Ares 1-X: The shape of things to come

Ares is the rocket that will replace the Space Shuttle launcher and carry space explorers to the International Space Station and beyond. It is the major component of the new space transportation infrastructure under NASA's Constellation Program, a leaner, meaner 21st-century version of Apollo, but much more adaptable to various human space missions.

I was fortunate to stand watch over the new rocket alongside NASA's Steve Davis, deputy manager of the Ares 1-X flight test program. Davis had responsibilities for the design, development and integration of the test flight vehicle's first stage, avionics, and roll control systems. His "color commentary" during the rollout was insightful; his youthful space enthusiasm, despite the current turmoil in Washington, was refreshing.

"The 1-X effort includes teams from all over NASA," Davis said. "These teams are designing and developing vehicle hardware, evolving proven technologies, and testing components and systems. Their work builds on reliable Saturn and space shuttle propulsion elements as well as 50 years of NASA spaceflight experience and high-tech advances. And American industry will be involved with Constellation on many levels.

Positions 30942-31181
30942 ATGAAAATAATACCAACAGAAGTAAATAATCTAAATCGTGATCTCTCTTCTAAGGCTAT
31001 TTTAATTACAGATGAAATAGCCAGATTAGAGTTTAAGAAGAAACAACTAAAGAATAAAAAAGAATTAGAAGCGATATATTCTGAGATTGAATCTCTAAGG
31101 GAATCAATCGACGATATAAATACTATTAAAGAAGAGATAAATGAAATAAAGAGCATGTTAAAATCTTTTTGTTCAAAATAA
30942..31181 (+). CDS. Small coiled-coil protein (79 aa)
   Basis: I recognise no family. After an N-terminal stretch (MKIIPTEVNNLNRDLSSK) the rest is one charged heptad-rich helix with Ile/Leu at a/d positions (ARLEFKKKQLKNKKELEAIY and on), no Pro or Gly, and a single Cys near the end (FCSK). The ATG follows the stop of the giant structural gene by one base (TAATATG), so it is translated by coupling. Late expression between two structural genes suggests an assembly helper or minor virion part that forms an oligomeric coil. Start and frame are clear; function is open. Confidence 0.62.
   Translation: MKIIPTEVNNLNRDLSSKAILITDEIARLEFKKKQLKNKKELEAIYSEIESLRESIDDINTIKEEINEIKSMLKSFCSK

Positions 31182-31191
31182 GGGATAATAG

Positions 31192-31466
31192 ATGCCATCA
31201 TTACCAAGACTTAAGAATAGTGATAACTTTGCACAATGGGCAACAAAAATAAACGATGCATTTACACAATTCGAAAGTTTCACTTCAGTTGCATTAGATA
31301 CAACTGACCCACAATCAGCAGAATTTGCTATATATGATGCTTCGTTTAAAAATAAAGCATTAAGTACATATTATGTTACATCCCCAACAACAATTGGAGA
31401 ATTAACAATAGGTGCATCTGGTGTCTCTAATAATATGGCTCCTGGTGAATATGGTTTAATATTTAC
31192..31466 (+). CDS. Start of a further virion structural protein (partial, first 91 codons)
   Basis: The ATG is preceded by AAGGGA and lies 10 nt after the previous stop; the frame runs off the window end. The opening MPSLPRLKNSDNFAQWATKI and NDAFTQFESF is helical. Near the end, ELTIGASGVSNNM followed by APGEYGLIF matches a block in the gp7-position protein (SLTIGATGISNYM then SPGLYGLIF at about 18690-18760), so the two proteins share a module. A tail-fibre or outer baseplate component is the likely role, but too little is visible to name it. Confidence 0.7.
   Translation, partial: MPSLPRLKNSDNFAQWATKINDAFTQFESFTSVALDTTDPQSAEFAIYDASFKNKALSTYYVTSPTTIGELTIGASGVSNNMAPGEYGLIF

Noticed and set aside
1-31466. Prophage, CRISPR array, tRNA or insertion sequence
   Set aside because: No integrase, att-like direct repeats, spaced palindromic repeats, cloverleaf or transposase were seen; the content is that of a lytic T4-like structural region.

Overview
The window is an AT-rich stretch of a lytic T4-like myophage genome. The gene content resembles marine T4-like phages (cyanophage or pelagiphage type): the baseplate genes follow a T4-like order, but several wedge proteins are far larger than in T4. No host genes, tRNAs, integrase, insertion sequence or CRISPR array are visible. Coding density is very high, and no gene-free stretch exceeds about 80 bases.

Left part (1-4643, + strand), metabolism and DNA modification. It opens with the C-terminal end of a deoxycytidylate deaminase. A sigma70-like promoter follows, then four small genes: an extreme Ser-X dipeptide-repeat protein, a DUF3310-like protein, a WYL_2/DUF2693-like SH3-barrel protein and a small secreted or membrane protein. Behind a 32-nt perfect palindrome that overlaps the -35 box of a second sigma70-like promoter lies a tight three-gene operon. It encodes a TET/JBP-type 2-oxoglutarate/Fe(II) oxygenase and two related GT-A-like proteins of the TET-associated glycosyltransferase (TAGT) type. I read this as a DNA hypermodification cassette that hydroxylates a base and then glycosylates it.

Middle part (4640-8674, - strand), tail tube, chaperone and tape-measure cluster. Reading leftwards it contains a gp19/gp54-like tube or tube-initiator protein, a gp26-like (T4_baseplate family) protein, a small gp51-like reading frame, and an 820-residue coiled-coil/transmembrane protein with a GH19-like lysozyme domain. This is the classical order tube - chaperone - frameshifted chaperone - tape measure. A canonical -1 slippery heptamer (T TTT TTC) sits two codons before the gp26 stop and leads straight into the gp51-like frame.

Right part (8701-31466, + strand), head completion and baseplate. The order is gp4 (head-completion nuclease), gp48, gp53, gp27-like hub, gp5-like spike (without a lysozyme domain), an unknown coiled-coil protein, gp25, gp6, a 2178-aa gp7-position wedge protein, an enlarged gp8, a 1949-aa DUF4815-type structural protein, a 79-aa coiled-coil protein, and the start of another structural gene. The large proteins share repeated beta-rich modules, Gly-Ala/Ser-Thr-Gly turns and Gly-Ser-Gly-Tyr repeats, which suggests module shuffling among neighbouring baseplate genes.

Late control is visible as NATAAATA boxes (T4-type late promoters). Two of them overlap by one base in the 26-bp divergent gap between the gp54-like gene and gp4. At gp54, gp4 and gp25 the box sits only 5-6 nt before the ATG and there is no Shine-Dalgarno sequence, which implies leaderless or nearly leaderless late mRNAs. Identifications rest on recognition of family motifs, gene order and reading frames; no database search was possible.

"When the Ares is ready to carry humans, it will have two missions: lofting up to six astronauts to the space station or up to four astronauts to Earth orbit to rendezvous with the yet-to-be built Ares-5 rocket and Altair lunar lander for missions to the Moon. The first crewed Earth-orbit flight of the new Orion spacecraft is planned for-we hope-2017," Davis said.

Davis said NASA is moving ahead with its plans to replace the shuttle with the Orion, the blunt-end capsule that will sit atop the Ares rocket. During the Ares 1-X test a dummy Orion, sporting an inert launch abort escape tower, helped turn the new rocket into a sleek white arrow.

Despite a few glitches, the Ares 1-X test Oct. 28 was a success. (Problems with the reusable first-stage booster parachutes, while not a program stopper, will need to be worked out before Ares goes into service.) Overall, and considering its computer development in less than three years, Ares was a "Yes!" moment for NASA. Unlike the old days, NASA's high-tech computer algorithms eliminate a lot of costly early flight-testing of hardware. But that's not say flight-testing isn't needed-it is still is a vital part of rocket science.

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